Modern neuroscience is providing profound insights into nature's most mysterious puzzle -- the human brain -- while applications of information and computer science are transforming the way people interact with each other and with the world around them. The new science of neuroinformatics, which sits at the junction, integrates knowledge and promises to catalyze progress in these dynamic and seemingly disparate areas of study. Neuroinformatics research will allow brain and behavioral scientists to make better sense and use of their data through advanced information tools and approaches. These include new ways to acquire, store, visualize, analyze, integrate, synthesize, and share data, as well as the means for electronic scientific collaboration.
In this country, the principal source of support for neuroinformatics research is the Human Brain Project. The project, which is led by the National Institute of Mental Health, now supports neuroinformatics research performed by over 60 scientists. This volume presents the findings of the first group of researchers. Their efforts will begin to arm the next generation of brain and behavioral scientists with tools to attack the serious problem of information overload, and ultimately relate their findings to those obtained from different species, levels of biological organization, methods, and laboratories. And the challenges presented by the amount, diversity, and complexity of brain and behavioral data will give informatics researchers the impetus to test and expand the limits of their own science. The work described in this volume signals a change in the way scientists interact with data, instruments and each other, and points the way to a very different and richer future understanding of the human brain and mind.
Table of Contents
Contents: Foreword. Preface. M.F. Huerta, S.H. Koslow, The Human Brain Project: Past, Present, and Promise. D. Purpura, The Human Brain Project: Priority or Problem? G.M. Shepherd, M.D. Healy, M.S. Singer, B.E. Peterson, J.S. Mirsky, L. Wright, J.E. Smith, P. Nadkarni, P.L. Miller, SenseLab: A Project in Multidisciplinary, Multilevel Sensory Integration. D.E. Beeman, J.M. Bower, E. De Schutter, E.N. Efthimiadis, N. Goddard, J. Leigh, The GENESIS Simulator-Based Neuronal Database. F. Bloom, W.G. Young, E.A. Nimchinsky, P.R. Hof, J.H. Morrison, Neuronal Vulnerability and Informatics in Human Disease. D.H. Laidlaw, A.H. Barr, R.E. Jacobs, Goal-Directed Magnetic Resonance Brain Microimaging. F.L. Bookstein, Biometrics and Brain Maps: The Promise of the Morphometric Synthesis. J.C. Mazziotta, A.W. Toga, A. Evans, P. Fox, J. Lancaster, Atlases of the Human Brain. J.F. Brinkley, L.M. Meyers, J.S. Prothero, G.H. Heil, J.S. Tsuruda, K.R. Maravilla, G.A. Ojemann, C. Rosse, A Structural Information Framework for Brain Mapping. B. Subramaniam, J.G. Hennessey, M.A. Rubin, L.A. Beach, A.L. Reiss, Software and Methods for Quantitative Imaging in Neuroscience: The Kennedy Krieger Institute Human Brain Project.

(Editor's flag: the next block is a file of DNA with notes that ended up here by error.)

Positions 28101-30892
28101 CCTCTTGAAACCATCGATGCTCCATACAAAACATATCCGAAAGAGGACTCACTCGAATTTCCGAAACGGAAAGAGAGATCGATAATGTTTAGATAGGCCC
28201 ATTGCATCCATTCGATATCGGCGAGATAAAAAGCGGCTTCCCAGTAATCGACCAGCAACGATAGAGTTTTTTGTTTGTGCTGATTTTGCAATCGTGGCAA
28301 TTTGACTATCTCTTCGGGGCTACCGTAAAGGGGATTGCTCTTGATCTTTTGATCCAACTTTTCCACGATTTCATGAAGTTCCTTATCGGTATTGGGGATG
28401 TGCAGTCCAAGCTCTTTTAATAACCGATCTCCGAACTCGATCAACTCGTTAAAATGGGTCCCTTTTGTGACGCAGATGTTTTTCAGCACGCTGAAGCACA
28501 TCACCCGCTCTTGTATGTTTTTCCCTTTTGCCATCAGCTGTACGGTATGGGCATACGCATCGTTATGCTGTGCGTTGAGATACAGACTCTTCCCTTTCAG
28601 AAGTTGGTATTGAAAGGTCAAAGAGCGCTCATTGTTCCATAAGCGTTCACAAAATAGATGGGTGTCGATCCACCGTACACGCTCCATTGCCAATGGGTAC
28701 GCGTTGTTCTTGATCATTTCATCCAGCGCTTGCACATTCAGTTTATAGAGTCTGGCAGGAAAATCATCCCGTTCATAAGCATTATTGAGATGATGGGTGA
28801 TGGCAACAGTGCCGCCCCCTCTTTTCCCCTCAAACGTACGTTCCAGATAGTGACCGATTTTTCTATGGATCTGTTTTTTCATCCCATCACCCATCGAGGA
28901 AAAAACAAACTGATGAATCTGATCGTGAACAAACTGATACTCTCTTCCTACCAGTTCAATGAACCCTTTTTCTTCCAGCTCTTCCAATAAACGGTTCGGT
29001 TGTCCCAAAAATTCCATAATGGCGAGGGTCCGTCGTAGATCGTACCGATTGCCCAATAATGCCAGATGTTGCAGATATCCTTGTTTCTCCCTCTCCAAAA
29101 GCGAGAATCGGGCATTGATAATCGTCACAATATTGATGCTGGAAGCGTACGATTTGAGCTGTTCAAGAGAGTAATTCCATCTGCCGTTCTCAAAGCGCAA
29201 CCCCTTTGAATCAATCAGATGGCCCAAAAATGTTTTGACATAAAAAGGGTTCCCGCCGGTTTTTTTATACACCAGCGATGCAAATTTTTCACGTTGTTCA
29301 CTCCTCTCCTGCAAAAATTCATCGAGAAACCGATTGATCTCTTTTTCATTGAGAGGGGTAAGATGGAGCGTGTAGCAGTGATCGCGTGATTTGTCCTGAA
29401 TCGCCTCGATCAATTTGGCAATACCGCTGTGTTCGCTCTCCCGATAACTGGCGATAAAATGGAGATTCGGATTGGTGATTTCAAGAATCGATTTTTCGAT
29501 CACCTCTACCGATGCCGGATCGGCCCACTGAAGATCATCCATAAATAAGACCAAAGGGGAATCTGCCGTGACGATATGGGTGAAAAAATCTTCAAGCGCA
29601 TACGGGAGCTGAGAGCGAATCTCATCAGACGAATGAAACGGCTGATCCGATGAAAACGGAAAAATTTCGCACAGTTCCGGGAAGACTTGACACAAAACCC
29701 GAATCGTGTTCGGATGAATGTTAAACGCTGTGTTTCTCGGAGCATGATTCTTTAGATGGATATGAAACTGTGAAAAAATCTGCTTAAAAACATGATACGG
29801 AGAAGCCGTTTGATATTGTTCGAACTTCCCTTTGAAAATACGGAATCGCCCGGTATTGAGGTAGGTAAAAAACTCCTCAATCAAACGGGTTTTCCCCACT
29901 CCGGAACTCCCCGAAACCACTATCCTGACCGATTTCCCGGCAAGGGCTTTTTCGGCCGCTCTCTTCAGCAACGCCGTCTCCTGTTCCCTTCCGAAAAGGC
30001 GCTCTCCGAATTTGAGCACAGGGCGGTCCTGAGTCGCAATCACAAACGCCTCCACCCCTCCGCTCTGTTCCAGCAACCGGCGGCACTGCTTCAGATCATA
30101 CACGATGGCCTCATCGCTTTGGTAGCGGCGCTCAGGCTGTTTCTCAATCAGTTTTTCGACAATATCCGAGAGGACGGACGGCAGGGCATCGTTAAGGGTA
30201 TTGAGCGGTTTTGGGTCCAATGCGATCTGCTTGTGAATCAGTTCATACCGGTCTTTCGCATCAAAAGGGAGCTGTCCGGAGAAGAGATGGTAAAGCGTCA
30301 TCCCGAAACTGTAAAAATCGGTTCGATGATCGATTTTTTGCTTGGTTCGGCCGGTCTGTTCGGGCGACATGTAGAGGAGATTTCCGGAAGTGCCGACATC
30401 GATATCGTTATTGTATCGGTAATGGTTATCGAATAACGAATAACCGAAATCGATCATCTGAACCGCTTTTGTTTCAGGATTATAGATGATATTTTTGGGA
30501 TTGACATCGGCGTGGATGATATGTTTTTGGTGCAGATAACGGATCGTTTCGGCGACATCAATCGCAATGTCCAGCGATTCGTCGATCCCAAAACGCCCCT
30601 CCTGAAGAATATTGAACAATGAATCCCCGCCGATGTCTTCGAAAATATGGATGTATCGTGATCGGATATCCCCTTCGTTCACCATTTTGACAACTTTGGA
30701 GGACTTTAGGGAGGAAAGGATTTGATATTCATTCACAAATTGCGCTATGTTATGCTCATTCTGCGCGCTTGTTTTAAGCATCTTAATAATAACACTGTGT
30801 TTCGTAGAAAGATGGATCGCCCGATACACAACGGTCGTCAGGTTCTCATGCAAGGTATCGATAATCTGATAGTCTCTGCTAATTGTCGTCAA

"...the book is a must for all those interested in the interface between brain and machine, and it effectively whets the appetite for more."
"This is an extraordinary start of an extraordinary project -- the Human Brain Project. It is obvious that without proper information management, accumulation of huge amounts of data in brain sciences would remain a parochial enterprise. The Human Brain Project was intended to 'grab the bull by the horns' and steer informatics research towards inventing, developing, and maintaining databases of neuroscientific information: hence, Neuroinformatics. This volume is a collection of gems, the first harvest of neuroinformatics research harvested through the Human Brain Project. Its diversity, depth, ingenuity, and usefulness are simply breathtaking. If this is an indication of things to come, I can only say that the conception and execution of this project have been an unqualified success. I am already looking forward to the second round, when all of these approaches will hit the neuroscientist's computer screen for an unprecedented journey in brain space!"
—Apostolos P. Georgopoulos
University of Minnesota Medical School
"The articles in this book provide excellent reviews of work in this new area, and will provide important guidelines and mileposts for future developments in what will become an increasingly important area of neuroscience."
—Edmund T. Rolls
University of Oxford